The Milan Miracle: The Town That Hoosiers Left Behind

The Milan Miracle: The Town That Hoosiers Left Behind

The Milan Miracle: The Town That Hoosiers Left Behind

The Milan Miracle: The Town That Hoosiers Left Behind

Synopsis

Will lightning ever strike twice? Can David beat Goliath a second time? These questions haunt everyone in the small town of Milan, Indiana, whose basketball team inspired Hoosiers, the greatest underdog sports movie ever made. From a town of just 1,816 residents, the team remains forever an underdog, but one with a storied past that has them eternally frozen in their 1954 moment of glory. Every ten years or so, Milan has a winning season, but for the most part, they only manage a win or two each year. And still, perhaps because it's the only option for Milan, the town believes that the Indians can rise again. Bill Riley follows the modern day Indians for a season and explores how the Milan myth still permeates the town, the residents, and their high level of expectations of the team. Riley deftly captures the camaraderie between the players and their coach and their school pride in being Indians. In the end, there are few wins or causes for celebration--there is only the little town where basketball is king and nearly the whole town shows up to watch each game. The legend of Milan and Hoosiers is both a blessing and a curse.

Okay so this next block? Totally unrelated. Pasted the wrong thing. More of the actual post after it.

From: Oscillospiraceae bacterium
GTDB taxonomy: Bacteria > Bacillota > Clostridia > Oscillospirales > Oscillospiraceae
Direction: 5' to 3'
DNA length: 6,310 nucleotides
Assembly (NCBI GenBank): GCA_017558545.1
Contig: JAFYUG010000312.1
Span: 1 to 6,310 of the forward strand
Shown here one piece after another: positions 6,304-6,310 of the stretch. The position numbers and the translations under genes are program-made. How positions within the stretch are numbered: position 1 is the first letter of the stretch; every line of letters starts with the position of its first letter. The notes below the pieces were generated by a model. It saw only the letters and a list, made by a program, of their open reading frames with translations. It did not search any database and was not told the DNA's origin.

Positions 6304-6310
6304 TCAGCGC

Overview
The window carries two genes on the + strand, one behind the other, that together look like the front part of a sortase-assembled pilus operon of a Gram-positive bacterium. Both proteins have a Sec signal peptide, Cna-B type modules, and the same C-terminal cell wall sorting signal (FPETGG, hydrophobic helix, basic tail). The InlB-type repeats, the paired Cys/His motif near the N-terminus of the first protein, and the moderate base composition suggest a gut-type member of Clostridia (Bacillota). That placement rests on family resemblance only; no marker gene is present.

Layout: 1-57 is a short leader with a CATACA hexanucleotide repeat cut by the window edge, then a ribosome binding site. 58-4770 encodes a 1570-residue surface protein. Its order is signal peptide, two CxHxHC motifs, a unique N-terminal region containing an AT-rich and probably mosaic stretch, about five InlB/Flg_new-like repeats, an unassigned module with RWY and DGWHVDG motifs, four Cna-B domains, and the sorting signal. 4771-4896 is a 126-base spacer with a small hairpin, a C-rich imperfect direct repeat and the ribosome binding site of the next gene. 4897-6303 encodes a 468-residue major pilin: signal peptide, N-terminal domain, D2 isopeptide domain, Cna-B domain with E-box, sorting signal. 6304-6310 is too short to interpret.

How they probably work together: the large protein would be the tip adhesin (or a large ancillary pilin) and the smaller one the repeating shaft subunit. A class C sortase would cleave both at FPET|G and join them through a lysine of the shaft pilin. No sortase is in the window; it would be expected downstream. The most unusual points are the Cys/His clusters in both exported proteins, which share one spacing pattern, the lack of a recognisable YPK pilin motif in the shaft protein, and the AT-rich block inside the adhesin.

Excerpt

The photograph on the poster in Josh Blankinship’s office was immediately familiar to me. Behind his cluttered desk and antiquated Dell computer, he had the poster mounted in a cheap black plastic frame, drilled into the cinder-block walls of his office under the home bleachers of Milan High School. the photograph was familiar to me because I, like Josh, was born to Indiana, born to a state that had been basketball-mad for some time. He was one year my senior at twenty-eight years old in 2010, and had also been born to Indiana during a tumultuous time for the state—economic decline, agricultural decline, manufacturing decline. the decline wasn’t relegated to the pocketbooks of Indiana’s government and residents. Like everything that happened in the state, it affected basketball. Basketball was and continues to be the state’s primary diversion. It’s the topic of discussion during coffee hours in the basements of churches; it’s on the lips of barbershop and library and grocery store patrons. the local school’s colors are shoe-polished onto the windows. Even those Hoosiers who hate basketball know it’s important to those around them.

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